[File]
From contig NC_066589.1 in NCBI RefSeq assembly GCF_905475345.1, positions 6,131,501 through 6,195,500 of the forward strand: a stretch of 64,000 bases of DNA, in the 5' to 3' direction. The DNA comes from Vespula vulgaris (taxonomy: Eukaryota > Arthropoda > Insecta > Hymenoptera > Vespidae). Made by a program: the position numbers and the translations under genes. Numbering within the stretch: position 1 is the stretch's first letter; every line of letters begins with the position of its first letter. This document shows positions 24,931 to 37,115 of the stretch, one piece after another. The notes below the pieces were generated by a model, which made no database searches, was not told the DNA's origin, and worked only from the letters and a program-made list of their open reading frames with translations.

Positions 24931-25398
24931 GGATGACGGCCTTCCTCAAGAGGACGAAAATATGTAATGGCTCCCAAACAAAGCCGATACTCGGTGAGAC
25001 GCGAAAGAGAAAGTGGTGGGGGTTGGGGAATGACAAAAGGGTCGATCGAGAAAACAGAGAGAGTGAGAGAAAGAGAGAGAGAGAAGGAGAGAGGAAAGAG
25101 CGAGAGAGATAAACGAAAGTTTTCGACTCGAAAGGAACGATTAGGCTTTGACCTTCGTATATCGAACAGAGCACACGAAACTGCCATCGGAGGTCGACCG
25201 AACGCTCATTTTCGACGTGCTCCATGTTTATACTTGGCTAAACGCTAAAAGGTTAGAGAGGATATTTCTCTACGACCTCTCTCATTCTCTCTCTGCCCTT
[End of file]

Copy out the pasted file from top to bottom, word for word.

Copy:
From contig NC_066589.1 in NCBI RefSeq assembly GCF_905475345.1, positions 6,131,501 through 6,195,500 of the forward strand: a stretch of 64,000 bases of DNA, in the 5' to 3' direction. The DNA comes from Vespula vulgaris (taxonomy: Eukaryota > Arthropoda > Insecta > Hymenoptera > Vespidae). Made by a program: the position numbers and the translations under genes. Numbering within the stretch: position 1 is the stretch's first letter; every line of letters begins with the position of its first letter. This document shows positions 24,931 to 37,115 of the stretch, one piece after another. The notes below the pieces were generated by a model, which made no database searches, was not told the DNA's origin, and worked only from the letters and a program-made list of their open reading frames with translations.

Positions 24931-25398
24931 GGATGACGGCCTTCCTCAAGAGGACGAAAATATGTAATGGCTCCCAAACAAAGCCGATACTCGGTGAGAC
25001 GCGAAAGAGAAAGTGGTGGGGGTTGGGGAATGACAAAAGGGTCGATCGAGAAAACAGAGAGAGTGAGAGAAAGAGAGAGAGAGAAGGAGAGAGGAAAGAG
25101 CGAGAGAGATAAACGAAAGTTTTCGACTCGAAAGGAACGATTAGGCTTTGACCTTCGTATATCGAACAGAGCACACGAAACTGCCATCGGAGGTCGACCG
25201 AACGCTCATTTTCGACGTGCTCCATGTTTATACTTGGCTAAACGCTAAAAGGTTAGAGAGGATATTTCTCTACGACCTCTCTCATTCTCTCTCTGCCCTT